Since 2010 the Academy Award Winner for ‘Best Picture’ has been a film taking place in the distant past. ‘The King’s Speech’ took place in the 1940s, ‘The Artist’ covered the late 1920s and early 1930s, and last year’s winner ‘Argo’ took place in the 1970s. Is there any correlation between when a film takes place and whether or not the Academy may elect it as the best?
From 2004-2009 the ‘Best Picture’ winners were all films that took place in the present day. In 2003 the winner was ‘The Lord of the Rings: Return of the King’ which although took place in a less modern time period, also took place in Middle Earth, a place that does not exist.
After that though, there is a string of three films from the past. Taking place in Ancient Rome was 2000’s winner ‘Gladiator.’ In 2001 we saw another Russell Crowe film win, this one taking place in the 1940s, ‘A Beautiful Mind.’ Finally in 2003 the streak became a trilogy when the musical ‘Chicago’ took the nod.
The 1990s had plenty of ‘Best Picture’ winners from our history:
1998 – Shakespeare in Love
1997 – Titanic
1996 – The English Patient
1995 – Braveheart
1994 – Forrest Gump (took place in the 1950s-present day)
1993 – Schindler’s List
1992 – Unforgiven
1990 – Dances with Wolves
Only in 1999 with ‘American Beauty’ and 1991 with ‘Silence of the Lambs’ was there a film taking place entirely within 30 years of when it was released. ‘Forrest Gump’ of course could fall anywhere since it relied heavily on history to tell its story.
The 1980s also had a few ‘Best Picture’ films taking place in the past.
1987 – The Last Emperor
1986 – Platoon
1985 – Out of Africa
1984 – Amadeus
1982 – Gandhi
1981 – Chariots of Fire
When we move back to the 1970s, the films taking place in the past are recent enough. The 1978 winner ‘The Deer Hunter’ spanned from the late 1960s until the present day. The 1975 winner ‘One Flew Over the Cuckoo’s Nest’ is another winner that took place only about ten years prior. Both ‘The Godfather’ and ‘The Godfather Part II’ take place in the 1940s and 1950s, respectively. The only other historical ‘Best Picture’ winners from the decade were ‘The Sting’ and ‘Patton.’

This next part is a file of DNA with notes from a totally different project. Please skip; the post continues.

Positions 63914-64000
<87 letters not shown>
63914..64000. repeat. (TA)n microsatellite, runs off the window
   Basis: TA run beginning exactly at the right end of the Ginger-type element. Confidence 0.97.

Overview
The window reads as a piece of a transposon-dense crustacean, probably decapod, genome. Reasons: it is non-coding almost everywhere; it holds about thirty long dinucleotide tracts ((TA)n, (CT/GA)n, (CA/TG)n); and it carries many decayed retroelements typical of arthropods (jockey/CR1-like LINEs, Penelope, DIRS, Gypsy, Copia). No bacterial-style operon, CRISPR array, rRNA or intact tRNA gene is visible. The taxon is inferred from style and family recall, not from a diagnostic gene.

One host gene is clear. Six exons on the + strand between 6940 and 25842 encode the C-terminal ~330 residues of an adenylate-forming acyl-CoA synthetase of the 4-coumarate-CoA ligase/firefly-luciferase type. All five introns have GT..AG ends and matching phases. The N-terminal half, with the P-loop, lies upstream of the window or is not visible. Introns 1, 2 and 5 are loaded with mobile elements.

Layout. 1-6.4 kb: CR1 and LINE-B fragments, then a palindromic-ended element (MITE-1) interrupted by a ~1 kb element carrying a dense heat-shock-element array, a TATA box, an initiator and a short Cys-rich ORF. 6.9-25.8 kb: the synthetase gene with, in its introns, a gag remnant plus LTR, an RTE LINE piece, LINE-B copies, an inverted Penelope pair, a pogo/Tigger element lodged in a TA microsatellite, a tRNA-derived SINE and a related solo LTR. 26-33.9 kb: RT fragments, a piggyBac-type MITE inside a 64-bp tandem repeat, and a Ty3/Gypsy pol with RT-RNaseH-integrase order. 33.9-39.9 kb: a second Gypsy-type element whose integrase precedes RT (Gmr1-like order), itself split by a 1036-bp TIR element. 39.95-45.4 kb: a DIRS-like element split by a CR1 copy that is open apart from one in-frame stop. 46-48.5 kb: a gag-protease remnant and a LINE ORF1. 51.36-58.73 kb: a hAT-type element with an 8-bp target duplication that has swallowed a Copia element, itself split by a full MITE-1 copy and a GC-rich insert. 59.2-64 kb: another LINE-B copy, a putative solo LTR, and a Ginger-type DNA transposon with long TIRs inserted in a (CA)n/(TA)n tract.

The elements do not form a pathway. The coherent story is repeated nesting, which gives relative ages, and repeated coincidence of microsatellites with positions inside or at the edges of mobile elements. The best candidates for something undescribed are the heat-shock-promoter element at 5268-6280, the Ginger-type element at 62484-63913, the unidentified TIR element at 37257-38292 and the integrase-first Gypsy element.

The trend of historical films winning ‘Best Picture’ continues all the way back until the beginning of the Academy Awards. Classics like ‘Lawrence of Arabia’, ‘Ben-Hur’, ‘Hamlet’ and others were winners taking place in a more antiquated time.
So does a film taking place in the past with a historical connotation have a better chance at winning ‘Best Picture’? Not necessarily. Although it happens very frequently it never means the film is any better than one taking place in the present. The historical pictures that win are always strong and the fact they that took place in the past is just a coincidence. Their stories needed to be told and they happened to be ones from a long time ago.
To see a full list of winners, check out the Academy Awards History